Being tempted describes an act with negative connotations and as such, tends to lead a person to regret such actions and it also describes the coaxing or inducing a person into committing such an act. Over forty years ago, NBC aired the Flip Wilson Show. Wilson was most famous for creating the role of Geraldine Jones, a sassy, modern woman who had a boyfriend named Killer. Wilson popularized such catchphrases as “What You See is What You Get” and the “Devil made me do it.” While many Christians believe that the Devil is a powerful supernatural entity that causes humans to be tempted to sin or commit evil deeds, is there any Biblical evidence where God temped His people?
James 1:13 tells us that, “Let no man say when he is tempted, I am tempted of God: for God cannot be tempted with evil, neither tempteth He any man.” It is important to understand that the word tempt has a twofold significance in Scripture, though it is not always easy to determine which of the two applies in a particular passage: (1) to try (the strength of), to put to the test; and (2) to entice to do evil. When it is said that “God did tempt Abraham” (Genesis. 22:1), it means that He tried him, putting to the test his faith and fidelity. But when we read that Satan tempted Christ, it signifies that Satan sought to bring about His downfall, morally impossible though it was. To tempt is to make trial of a person, in order to find out what he is and what he will do. We may tempt God in a legitimate and good way by putting Him to the test in a way of duty, as when we await the fulfillment of His promises. But, as is recorded for our admonition in Psalm 78:41, Israel tempted God in a way of sin, acting in such a manner as to provoke His displeasure.
How does God lead us into temptation? First, He does so objectively when His providences, though good in themselves, offer occasions for sin. When we manifest self-righteousness, He may lead us into circumstances something like Job experienced. When we are self-confident, He may be pleased to suffer us to be tempted as Peter was. When we are self-complacent, He may bring us into a situation similar to the one Hezekiah encountered (2 Chronicles. 32:27-31). God leads many into poverty, which though a sore trial is yet, under His blessing, often enriching to the soul. God leads some into prosperity, which is a great snare to many. Yet if sanctified by Him, prosperity enlarges ones capacity for usefulness. Second, God tempts permissively when He does not restrain Satan. Sometimes God suffers him to sift us as wheat, just as a strong wind snaps off dead boughs from living trees. Third, God tempts some men judicially, punishing their sins by allowing the Devil to lead them into further sin, to the ultimate destruction of their souls.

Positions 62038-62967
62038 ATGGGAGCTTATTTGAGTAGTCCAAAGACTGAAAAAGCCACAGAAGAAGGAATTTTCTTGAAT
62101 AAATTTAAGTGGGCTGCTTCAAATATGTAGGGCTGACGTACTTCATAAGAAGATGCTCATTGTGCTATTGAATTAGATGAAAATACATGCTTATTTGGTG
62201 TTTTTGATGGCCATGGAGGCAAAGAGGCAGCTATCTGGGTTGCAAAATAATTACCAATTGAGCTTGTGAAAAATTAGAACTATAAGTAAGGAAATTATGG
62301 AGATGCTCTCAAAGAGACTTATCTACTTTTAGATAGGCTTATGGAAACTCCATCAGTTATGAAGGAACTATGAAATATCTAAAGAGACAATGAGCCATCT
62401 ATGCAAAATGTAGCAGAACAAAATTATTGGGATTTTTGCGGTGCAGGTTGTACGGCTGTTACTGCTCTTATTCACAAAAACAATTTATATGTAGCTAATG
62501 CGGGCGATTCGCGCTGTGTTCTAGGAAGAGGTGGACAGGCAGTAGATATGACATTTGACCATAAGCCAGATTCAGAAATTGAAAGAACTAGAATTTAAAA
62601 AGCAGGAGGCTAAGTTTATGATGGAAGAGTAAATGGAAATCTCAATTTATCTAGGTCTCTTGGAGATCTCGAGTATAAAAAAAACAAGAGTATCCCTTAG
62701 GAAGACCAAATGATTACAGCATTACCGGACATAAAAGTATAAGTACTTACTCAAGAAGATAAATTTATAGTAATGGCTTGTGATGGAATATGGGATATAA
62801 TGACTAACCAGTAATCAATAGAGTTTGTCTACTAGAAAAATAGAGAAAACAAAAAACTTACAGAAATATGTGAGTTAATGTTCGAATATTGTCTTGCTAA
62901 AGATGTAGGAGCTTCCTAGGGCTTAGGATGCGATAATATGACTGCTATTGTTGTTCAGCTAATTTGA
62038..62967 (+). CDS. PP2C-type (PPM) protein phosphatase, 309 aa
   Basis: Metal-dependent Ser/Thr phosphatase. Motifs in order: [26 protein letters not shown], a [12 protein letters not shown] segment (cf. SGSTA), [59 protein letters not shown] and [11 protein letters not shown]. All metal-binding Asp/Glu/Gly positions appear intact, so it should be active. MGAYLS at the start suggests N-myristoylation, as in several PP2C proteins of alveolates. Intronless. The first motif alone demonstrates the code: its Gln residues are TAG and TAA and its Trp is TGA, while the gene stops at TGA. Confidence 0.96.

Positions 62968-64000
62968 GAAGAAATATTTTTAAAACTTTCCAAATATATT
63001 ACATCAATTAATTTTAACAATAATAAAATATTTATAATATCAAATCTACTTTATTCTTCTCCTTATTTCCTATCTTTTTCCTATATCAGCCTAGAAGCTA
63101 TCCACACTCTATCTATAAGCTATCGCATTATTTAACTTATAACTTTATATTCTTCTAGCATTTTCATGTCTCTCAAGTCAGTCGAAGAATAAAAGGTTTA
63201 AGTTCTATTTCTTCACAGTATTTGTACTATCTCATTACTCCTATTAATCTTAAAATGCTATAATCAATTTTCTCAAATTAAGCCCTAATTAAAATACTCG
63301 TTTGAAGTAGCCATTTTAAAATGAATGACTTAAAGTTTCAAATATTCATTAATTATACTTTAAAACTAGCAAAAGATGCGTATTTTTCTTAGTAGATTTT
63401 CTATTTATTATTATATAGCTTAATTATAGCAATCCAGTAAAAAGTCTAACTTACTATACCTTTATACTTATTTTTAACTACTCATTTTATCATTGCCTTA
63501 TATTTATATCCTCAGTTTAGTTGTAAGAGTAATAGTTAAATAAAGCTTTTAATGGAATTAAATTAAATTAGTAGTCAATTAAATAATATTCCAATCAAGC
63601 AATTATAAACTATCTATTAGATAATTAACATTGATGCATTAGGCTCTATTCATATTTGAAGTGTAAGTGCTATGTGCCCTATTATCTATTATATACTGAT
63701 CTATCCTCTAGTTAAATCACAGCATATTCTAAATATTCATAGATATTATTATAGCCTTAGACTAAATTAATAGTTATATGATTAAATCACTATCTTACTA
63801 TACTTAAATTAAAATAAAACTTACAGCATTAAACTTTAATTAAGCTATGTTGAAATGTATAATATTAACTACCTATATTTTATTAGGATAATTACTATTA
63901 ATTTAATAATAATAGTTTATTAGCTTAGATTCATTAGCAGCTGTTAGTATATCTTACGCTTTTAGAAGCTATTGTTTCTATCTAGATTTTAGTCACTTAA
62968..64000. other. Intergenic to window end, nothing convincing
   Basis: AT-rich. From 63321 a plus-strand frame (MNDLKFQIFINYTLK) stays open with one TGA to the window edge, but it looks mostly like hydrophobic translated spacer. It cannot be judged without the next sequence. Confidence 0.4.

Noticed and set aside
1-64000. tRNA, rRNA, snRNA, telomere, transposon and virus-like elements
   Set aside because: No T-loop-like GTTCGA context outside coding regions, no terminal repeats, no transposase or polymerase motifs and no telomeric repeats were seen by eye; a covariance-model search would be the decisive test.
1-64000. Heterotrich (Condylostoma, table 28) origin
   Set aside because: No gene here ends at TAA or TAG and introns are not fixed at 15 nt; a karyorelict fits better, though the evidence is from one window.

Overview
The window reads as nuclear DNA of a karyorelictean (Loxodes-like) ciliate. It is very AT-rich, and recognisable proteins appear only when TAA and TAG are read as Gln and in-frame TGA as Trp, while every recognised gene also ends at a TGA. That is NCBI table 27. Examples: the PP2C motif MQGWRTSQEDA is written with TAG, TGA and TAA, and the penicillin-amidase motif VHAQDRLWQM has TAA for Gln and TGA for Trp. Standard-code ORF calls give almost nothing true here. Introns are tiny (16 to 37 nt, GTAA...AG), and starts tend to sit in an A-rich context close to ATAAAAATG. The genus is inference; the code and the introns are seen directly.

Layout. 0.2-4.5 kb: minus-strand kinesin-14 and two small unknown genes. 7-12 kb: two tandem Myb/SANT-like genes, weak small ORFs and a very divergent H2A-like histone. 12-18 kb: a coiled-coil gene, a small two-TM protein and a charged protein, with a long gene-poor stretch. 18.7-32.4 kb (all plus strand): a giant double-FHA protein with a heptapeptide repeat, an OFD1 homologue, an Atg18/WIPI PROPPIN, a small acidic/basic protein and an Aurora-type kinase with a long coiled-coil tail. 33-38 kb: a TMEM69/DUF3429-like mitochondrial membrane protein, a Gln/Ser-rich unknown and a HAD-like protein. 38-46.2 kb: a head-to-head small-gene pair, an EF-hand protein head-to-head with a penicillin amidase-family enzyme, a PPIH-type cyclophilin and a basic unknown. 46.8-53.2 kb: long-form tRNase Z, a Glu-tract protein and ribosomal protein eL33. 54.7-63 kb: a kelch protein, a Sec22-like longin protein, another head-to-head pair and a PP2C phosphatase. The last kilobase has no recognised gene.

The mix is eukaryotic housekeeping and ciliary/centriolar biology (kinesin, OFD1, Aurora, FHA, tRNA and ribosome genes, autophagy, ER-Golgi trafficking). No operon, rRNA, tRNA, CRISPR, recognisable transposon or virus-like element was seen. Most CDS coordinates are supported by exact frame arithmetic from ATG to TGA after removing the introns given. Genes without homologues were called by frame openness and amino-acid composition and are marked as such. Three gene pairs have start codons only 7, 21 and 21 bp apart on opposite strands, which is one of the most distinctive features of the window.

But why does God tempt His people, either objectively by His providences, or subjectively and permissively by Satan? He does so for various reasons. First, He tries us in order to reveal to us our weakness and our deep need of His grace. God withdrew His sustaining arm from Hezekiah in order “that he might know all that was in his heart” (2 Chronicles. 32:31). When God leaves us to ourselves, it is a most painful and humiliating discovery that we make. Yet it is needful if we are to pray from the heart, “Hold Thou me up, and I shall be safe” (Psalm. 119:117). Second, He tests us in order to teach us the need of watchfulness and prayer. Most of us are so unbelieving that we learn only in the hard school of experience, and even its lessons have to be knocked into us. Little by little we discover how dearly we have to pay for rashness, carelessness, and presumption. Third, our Father subjects us to trials in order to cure our slothfulness. God calls out, “Awake thou that sleepest” (Ephesians. 5:14), but we heed Him not; and therefore He often employs rough servants to rudely arouse us. Fourth, God puts us to the test in order to reveal to us the importance and value of the armor He has appointed (Ephesians. 6:11-18). If we heedlessly go forth to battle without our spiritual panoply, then we must not be surprised at the wounds we receive; but they shall have the salutary effect of making us more careful for the future!
PART II TOMORROW
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